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NEW HAVEN 510EOTN3 JOUKNAL AND COURIER, TnUESDAY MAY 9 1901.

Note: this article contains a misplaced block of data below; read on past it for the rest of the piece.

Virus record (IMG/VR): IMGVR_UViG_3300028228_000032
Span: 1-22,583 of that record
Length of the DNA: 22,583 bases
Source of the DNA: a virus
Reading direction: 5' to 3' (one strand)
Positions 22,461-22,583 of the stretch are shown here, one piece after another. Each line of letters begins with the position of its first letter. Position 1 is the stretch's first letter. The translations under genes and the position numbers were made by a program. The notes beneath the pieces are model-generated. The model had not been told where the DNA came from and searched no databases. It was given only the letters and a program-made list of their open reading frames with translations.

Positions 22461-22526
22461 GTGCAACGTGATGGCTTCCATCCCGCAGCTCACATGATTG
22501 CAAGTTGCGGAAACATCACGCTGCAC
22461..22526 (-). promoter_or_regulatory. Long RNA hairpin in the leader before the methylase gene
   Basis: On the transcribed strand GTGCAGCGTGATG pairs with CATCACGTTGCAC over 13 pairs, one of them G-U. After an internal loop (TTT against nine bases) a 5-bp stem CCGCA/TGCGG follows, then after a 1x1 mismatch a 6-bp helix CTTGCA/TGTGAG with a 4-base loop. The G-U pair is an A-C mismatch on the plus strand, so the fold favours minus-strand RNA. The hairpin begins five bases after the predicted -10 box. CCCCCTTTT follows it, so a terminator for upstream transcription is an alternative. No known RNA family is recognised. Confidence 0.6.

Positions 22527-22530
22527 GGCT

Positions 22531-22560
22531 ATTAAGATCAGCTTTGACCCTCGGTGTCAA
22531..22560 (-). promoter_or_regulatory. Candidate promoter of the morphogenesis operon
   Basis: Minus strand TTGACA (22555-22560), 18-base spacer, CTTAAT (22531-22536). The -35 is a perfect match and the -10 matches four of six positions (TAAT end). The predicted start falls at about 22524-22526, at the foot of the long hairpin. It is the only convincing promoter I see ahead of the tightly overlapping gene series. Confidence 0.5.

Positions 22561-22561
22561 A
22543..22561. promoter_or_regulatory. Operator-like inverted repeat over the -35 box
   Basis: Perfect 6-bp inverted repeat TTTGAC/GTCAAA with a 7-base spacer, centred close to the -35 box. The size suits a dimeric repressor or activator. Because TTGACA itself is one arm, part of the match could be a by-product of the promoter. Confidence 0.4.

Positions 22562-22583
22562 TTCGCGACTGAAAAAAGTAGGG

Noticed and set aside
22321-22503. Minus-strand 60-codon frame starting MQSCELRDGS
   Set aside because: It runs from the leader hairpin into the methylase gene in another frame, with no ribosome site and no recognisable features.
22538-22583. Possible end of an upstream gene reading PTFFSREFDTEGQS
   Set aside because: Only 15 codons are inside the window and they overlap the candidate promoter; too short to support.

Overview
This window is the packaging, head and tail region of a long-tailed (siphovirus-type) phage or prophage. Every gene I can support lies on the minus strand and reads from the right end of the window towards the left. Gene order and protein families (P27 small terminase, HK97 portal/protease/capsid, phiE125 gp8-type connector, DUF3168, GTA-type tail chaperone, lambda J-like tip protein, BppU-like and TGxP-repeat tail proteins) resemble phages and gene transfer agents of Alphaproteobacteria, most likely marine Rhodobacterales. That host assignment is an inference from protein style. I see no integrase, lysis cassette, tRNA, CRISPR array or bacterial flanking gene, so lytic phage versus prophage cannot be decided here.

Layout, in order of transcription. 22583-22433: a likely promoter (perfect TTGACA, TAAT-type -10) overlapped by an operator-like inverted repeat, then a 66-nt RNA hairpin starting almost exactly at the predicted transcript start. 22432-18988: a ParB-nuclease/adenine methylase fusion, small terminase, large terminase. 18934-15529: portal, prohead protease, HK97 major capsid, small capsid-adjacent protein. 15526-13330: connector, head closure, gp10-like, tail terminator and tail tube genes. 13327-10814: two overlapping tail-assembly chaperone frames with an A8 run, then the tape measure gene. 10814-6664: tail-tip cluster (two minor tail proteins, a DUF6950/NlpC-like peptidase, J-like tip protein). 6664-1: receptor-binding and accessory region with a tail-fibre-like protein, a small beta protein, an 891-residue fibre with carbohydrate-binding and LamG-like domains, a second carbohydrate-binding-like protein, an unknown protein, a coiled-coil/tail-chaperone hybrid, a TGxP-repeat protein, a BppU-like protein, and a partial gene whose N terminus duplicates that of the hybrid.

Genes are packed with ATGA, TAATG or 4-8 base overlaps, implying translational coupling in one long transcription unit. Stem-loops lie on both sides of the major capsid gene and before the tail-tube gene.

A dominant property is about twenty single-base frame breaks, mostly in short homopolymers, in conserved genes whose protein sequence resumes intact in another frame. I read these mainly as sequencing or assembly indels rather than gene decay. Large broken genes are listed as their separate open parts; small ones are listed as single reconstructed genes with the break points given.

ftS .(? t? i.e o.5 .(? .(? 4i $ 41 ff jiu l ff " f I " S f I L A I Y Cto M? A? a?a R(?s ftfta M? te?a ttfo ff 0.9a av ft vi Ness1 8sr rar EXCEPTIONAL OPPORTUNITY It has been our good fortune to bring to New Haven, for a special sale of a week or ten days, one of the most meritorious collections of Antique Furniture and time honored relics obtainable in this country. To bring with it a gentleman thoroughly conversant with every article shown, to be able to guarantee the genuiness of each and to offer them to the New Haven public at. prices that connoisseurs will admit are very low. There are in all two car loads. In all probability everything will be in readiness for display, inspection and sale Thursday morning. Should any delay occur notification of postponement will be made in this evening's Eegister. Ill Par ant Banquet 1C On Temple St., Third Floor, Take Elevator. Included in the Antique Furniture and time honored relics suitable for the salon, boudoir, gallery, dining room, studio, lobby, court, hall, etc, are rare Mahogany High-Boys, Low-Boys, Dressing Tables and Glasses ; High-post Beds, Bureaus, High Oases of Drawers, Wash Stands, Sofa3 and Chairs in Colonial Chippendale and Heppelwhite designs ; Corner, China and Wine Cabinsts, Side Boards, Dining Table3 and Chairs; Side, Snap, Oval and Round Tables, Hall and Banjo Clocks, Old China, Sheffield Plate and rare Brass Goods, rarely found at a publics ale. VISITORS CORDIALLY INVITED 233 - - Furniture Dealers, 68-70 Orange Street. ??,? $ ? TOPIC OF DISCUSSION By Lecturers at Associated Societies Meeting Last Night. . - Prof. Frank Alvah. Parsons of the New York Art school gave a very in teresting lecture at the United church chapel, last nlg-ht, his subject being "The (Relations of ithe Hanldcrafts to 'Modern Life." Prof. Parsons said in t.-nart: "There is tin more lmnortant phase of education than that which teaches the usefulness of the hands. The object of such training is not pri marily self enjoyment tout social effl ciency. The regular line of school stud ies does not encourage this. It can bet ter be obtained through the handicrafts and the modern home is the best place for this development. The boys and girls should be trained in a sense of harmony and the beautiful. ' "For the last fifteen years there has been a great desire for diversity. Those who have built homes wished for one room on the style prevailing in the time of Ramases II, a dining room in the style of Louis XV, a bedroom in the Elizabethan style for their guests and anything thait was different for them selves. Who will say this is the Am erican or tlte New Haven ideal? Such an arrangement is rather a museum. We are on the verge of a new era. The ideal of the people of the middle ages was to fit themselves for the fu ture world. The modern idea is to fit ourselves no live in this world. If we, keep ourselves busy enough in this world we will surely Ibe fitted for the next. Since we are here for social efficiency we must fit ourselves to the circum stances. We must feel the social pulse, uniting hand and head. Authorities have differed greatly as to the defini tion of art but whatever has been said of it, art is the Joy and pleasure ex perienced by a human tieing whenever anything rare and beautiful Is present ed to the senses. George D. Post, who is perhaps the greatest living Ameri can architect, has said, "Not until the American people have found that art is not a fad; can they live in the sense that other nations have lived." We are made up of body and mind and it is for us ito find that occupa tion in which we can best express our selves. 'Many cooks and coachmen have been spoiled by the wrong sort of train ing. The iboys' and girls' clubs of our cities are the centers in which our boys and girls should tie given the right start." Superintendent of the public schools gave a short talk on the application of the handicrafts to the schools. Mr. Beede showed a large number of spec imens of work done by pupils of the schools. He emphasized the practical nature of the work and the fact that training meant more than the money value of the actual product. He scout ed the ilea than other studies suffered 'because of the manual training, and said that the other studies are as a matter of fact done "better. Grace P. Smith of the Boardman school and Supt. F. S. Hoyt of the Ed win Bancroft Foote Boys' club gave short talks. Mr. Hoyt gave some very interesting facts and indigents connect ed with the manual work of the clubs. The work done was, he saI4, neces arlly, limited because of other branches of work Chat demanded attention. Following the addresesa general dis cussion was hell and was enthuslastica ly participated In by many present. SIDE BY SIDE. Ever Journeying across the desert sands and climbing the arid peak's an.l foothills of the far southwe'i ato tw.i caravans one seemingly rugged and healthy, though afflicted witU a disease called goldomania, the ofher emaciated by the great w"iiti plague. , One is scarcely ?::ore optimistic than the other; one procession seeks a glit tering yellow dust lhat mea i? rlthes, the other a mere precioui thlrff--health. . Though the trail may be long and the water holes Infrequent; though the desert sun may be blister ing and the tongue swollen with thirst; though the mountains may Tae steep and the path ,strewn with cacti, there Is the glittering substance In the sanl a little farther on for the arsonaut; a lease of life at the horizon, when the red desert sun announces the dawn of another day, for the white plague's victim. To many seeking their wonted vigor the hope that ever carries them on ward Is sometimes as futile as the race after the wlll-o'-the-wisp that lures the argonaut But the procession moves on and on; the pilgrims can not leave the sands until the mountain air and sun shine have healed the scars made by death's chief ally. The main trail of the wijak-lunged leads from Pecos to Yuma. For more than 1,000 miles prospector and plague ridden traverse Its tortuous course. In the caravan seeking gold nearly all are poor. In the caravan exiled and fighting for health there are rich and poor, high and low, democratic and fraternal in their Ills and expectancy. To some this hope is as uncertain of realization as the prospector's pot of goli at the end of tha rainbow. But many who have early Joined the pil grims, after years of travel by, day un der the scorching sun and sleep by night In the pure air of he mountain top, end their allotted exile and return to the old home 1,000 or more miles distant. But the ranks are soon Tecruited. And some there are who must travel along the great highway until the end. Oftentimes the bones of .prospector and plague-ridden are found bleaching In the canyon. The skeleton hand of one Is outstretched up the hillside, where others reach the goal and gold; the bony fingers of the other point home. FORESTERSMN SESSION. PASS VERY BUSY DAY Hold Banquet, Street Pa rade and Ball Elections This Morning. The first day's programme t the fourteenth biennial convention of the grand court of Connecticut Foresters of America closed last night with a big banquet, a street parade, and a grand ball at Music hnll. Every feature has been a great success. The ball was one of , the most brilliant affairs held In Music hall this winter. The banquet was served at 6 o' slock by Stanford. After dinner speeches were made by Permanent Supremo Sec retary McMurchey of Brooklyn, N. Y Controller Jonathan N. Rows of this city, Postmaster James A. Howarth of this city and Postmaster F. IA. Hag gerty of Hartford. The toastmaster was J. J. Hogan of this city. The entire day yesterday was occu pied with business sessions at Harmo nle hall. In the afternoon a number of proposed amendments to the laws of the order were considered, but a mem ber of the press committee ald they were of minor importance. The first business this morning will be the election of officers. James L. Roach of Wallingford Is being put for ward for the position of chief ranger. Charles W. Bag'.ey of Waterbury may bo elected sub-chief ranger. Grand Treasurer Walsh will probably be re elected. Thomas O'Loughlin of Nauga tuck is the candidate for grand secre tary. In addition to these twenty-one delegates will be chosen to attend the national convention of the order, which will be held in Chicago in August. The morning session was called to or der by Grand Chief Thomas O'Laughlin of Naugatuck, who Introduced Mayor Studley, who welcomed the delegates to the city. Grand Chief Ranger O'Laughlin responded briefly. The ap pointment of convention committees followed, and the convention went into executive session. The report of the grand chief ranger was read. The report of Grand Secretary F. A. Hagarty showed that there are now 155 courts in the state with a total membershin of 21,378, a gain'of 301 members for the two-year term. The report of Grand Treasurer J. J. Walsh showed total balances in all the funds of the grand court of $6,817.40, di vided as follows: Management fund, $4,403.32; funeral fund, $1,851.05; endowment fund, $27.08; sick fund, $1S8.20; organizing fund, $348.75. The secretary, reported the total funds of subordinate courts December 31, 1906, of $246,447.28, a gain of $2S,473. 60 for two years. Let us suggest a pair of SOBOSIS PUMPS to go with your new spring costume, or Oxfords, if you prefer a lace low shoe Sorosis Shoe Co. 814 Chapel St. A. D. GREENWOOD. PreaMent. Ladies Shoes Shlned Free. REPUBLICAN CAUCUSES. VARIOUS WARDS MEET. All of the Present Chairmen, With Exception of John H. Pearce, Re-elected. The republican ward meetings were held last evening. The first warders unanimously re elected Frank J. Rice as their chair man. Second Ward The republicans of the second ward elecited a chairman, treas urer and secretary. C. W. Blrely, the present chairman was unanimously re elee'ted and E,- S.' Pickett was nomi nate.!' and elected Without opposition to the post of secretary. Tlwmeetlng was a very harmonious one and was well attended. ' - Third ' Ward The meeting of the third ward electors, was quiet, i The present chairman, William F. Clark, was re-elected, unanimously. No othei business was transacted. Fourth Ward- The present chairman of the fourth ward, F. E. Whittaker, Was again elected. Fifth Ward Louis Scoppa was elect ed chairman of the . fifth ward. (Mr. Scoppa takes the place of John H. Pearce, who has changed his residence and was not therefore eligible to serve. Sixth Ward The meeting re-elected J. V. Rattlesdorfer as its chairman. 6eienth Ward For the seventh ward Samuel J. Well was again the choice for chairman. Eighth ward Oscar P. Ives was again the choice of this ward for chair man. Ninth ward At a meeting In the Ma sonic hall, Webster street, Frederick W. Orr was unanimously chosen as chairman of the ward. ; ', Tenth ward The electors of "the Tenth ward once more elected George E. Hall to act as chairman of the ward. Eleventh ward The meeting was called to order by Edgar A. Johnson with F. H. Conklln secretary. The ward committee elected is K. IA. Johnson, W. A. Weisbarth, Patrick F. O'Day, Roy Newton, James P. McMahon, W. H. Way, jr., Frank S. Conklln, II. S. Arthur, Horace Fenmark, Joseph Blinn, Farrell Conklln, Frank Chad borno, James H. Green. Edgar A. Johnson was' elected chairman.- Twelfth ward Thomas N. Glerding was again chosen to. hold the republi can fortress of the Twelfth ward. . Thirteenth ward Republicans again honored Murdock Dingwall by placing him in charge of the ward. Fourteenth ward Luzerne Ludington was again the choice-of the electors of tho Fourteenth ward for chairman. Fifteenth ward The electors of v the Fifteenth ward met again and re-elected George W. Boyer as their chair man, 1 White Star Line New York, Queenstowii, Livsnool nalile. Mnr 8. Mfijentlp, Mny 13. Cedrle, May 17 I Celtic, Mny 31. JBnltle, June 1-1.' ' Ccdrlc, Jun 20. PLYMOUTH-CHERBOURG-SOUTHAMPTON Adriatic Ma 22, 1 p.m. Jit. lft, Jr. 17 Teutonic Mn Vl),l0u m Jn.20, ,ly.24 Oeennlc, Ju. 5, 3 . 111, July. 3," 31 Miijrntlc Ju. 12, 10 n. in. Jy. 10, An.7 New, 25,030 tons; has elevator, Gymnasium, Turkish baths, band If tho llnhr l CuHlne TfiHh, tm nirfl anfl tue thatolii uiid well tried reined-, Mrs. WInslow's Sooth, lnff syrup, for children tvwtninij. It soothes the child, softens llie irumR. allnvflaH pain, cures wind chollc and is the best remedy for d iairhoea. Twenty flva eenU a lottle. Guaranteed tinder the Food 1 and Drugs Act, June 80th mi, Serial number 1096. Boston, Queenstown, Ljverpml. Fnat Twin Screw Slntl Stenmrra. of 11.400 to 15.800 tons. AKABIC Mny 0, SiSO 0. 111. j June 6, Cymric, Mny 23. Republic, Kny 34 ME0nERrtANEANvlAAKORES FROM NEW YOIIK. Cretlo, Mny 9, noon) June 20j Aug, 1. Uomnnlc, July IK, $ I), in, ' FHOSI BOSTON. "i Canonic, May 18, 2i30 p. m. June 29. , Homnulu, Juno 8, I) a. in, -i'or plans, etc., apply to Company Of'ilce, U liroiidwiiy, Jj. . If, or 84 State St., Indiu Building, Boston, or to Sweeze) & Kolsey, 103 Church street, Bishop j Co., 186 Orange street; J. H. Parish at Co., 88 Orange street. New Havers Conn, m2& mwf CASTOniA. Bsari the w?8 Have Always Bong Signatora of 1 ISSUED BY THE Always Good and is as good as ever. Hale's Hone of Horehound and Tar It cures colds of all kinds. Is harmless and palatable. 25c., 50c. or J1.00 a bottle. The largest size cheapest. All druggists se!l it. Pike's Toothache Drops Cure In On Minute. International Mercantile Marine Company Are payable all over the world. Safest, bast aid most convenient way to carry funds. SUPPLIED FOR ANY AMOUNT BY sw EEZEY & KELSEY teamship and Tourist Agents 102 Church Street Telephone 3209-4